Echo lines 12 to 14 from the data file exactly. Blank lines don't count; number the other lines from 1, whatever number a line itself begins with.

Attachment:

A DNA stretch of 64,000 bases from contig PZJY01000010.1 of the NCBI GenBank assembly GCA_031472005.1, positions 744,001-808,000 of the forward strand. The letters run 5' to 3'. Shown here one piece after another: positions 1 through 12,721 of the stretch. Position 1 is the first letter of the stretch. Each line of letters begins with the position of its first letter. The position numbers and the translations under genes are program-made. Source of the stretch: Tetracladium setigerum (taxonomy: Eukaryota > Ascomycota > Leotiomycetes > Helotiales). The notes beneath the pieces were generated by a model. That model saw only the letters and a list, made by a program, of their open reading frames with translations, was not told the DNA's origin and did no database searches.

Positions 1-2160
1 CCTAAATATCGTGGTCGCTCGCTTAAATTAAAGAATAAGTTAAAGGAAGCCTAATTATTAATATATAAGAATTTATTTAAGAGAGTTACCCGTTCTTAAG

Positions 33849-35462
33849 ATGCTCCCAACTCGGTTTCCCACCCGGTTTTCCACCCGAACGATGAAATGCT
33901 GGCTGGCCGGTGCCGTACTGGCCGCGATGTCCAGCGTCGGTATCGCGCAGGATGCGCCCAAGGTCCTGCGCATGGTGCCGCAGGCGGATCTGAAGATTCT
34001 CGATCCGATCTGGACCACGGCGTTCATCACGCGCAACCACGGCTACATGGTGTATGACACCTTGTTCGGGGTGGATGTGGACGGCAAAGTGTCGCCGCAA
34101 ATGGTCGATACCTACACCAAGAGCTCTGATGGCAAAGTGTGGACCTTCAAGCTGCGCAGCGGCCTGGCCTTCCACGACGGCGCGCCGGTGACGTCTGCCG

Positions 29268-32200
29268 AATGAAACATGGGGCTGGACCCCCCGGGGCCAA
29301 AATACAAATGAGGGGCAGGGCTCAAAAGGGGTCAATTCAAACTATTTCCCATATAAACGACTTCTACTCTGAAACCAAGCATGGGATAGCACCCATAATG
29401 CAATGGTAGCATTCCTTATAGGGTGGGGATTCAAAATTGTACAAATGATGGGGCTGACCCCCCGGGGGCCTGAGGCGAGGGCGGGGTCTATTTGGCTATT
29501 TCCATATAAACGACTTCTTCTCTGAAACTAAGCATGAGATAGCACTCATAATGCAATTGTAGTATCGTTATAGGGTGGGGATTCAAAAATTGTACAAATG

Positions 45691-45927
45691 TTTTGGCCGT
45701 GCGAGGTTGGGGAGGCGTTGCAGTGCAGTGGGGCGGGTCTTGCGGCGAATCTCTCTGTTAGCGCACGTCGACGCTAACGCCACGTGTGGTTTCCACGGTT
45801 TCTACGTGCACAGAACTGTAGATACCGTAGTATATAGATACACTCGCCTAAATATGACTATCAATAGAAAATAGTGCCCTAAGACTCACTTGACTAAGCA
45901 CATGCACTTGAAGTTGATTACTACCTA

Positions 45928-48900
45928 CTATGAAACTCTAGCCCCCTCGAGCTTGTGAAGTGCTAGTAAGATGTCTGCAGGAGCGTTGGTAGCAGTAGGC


29401 CAATGGTAGCATTCCTTATAGGGTGGGGATTCAAAATTGTACAAATGATGGGGCTGACCCCCCGGGGGCCTGAGGCGAGGGCGGGGTCTATTTGGCTATT
29501 TCCATATAAACGACTTCTTCTCTGAAACTAAGCATGAGATAGCACTCATAATGCAATTGTAGTATCGTTATAGGGTGGGGATTCAAAAATTGTACAAATG

Positions 45691-45927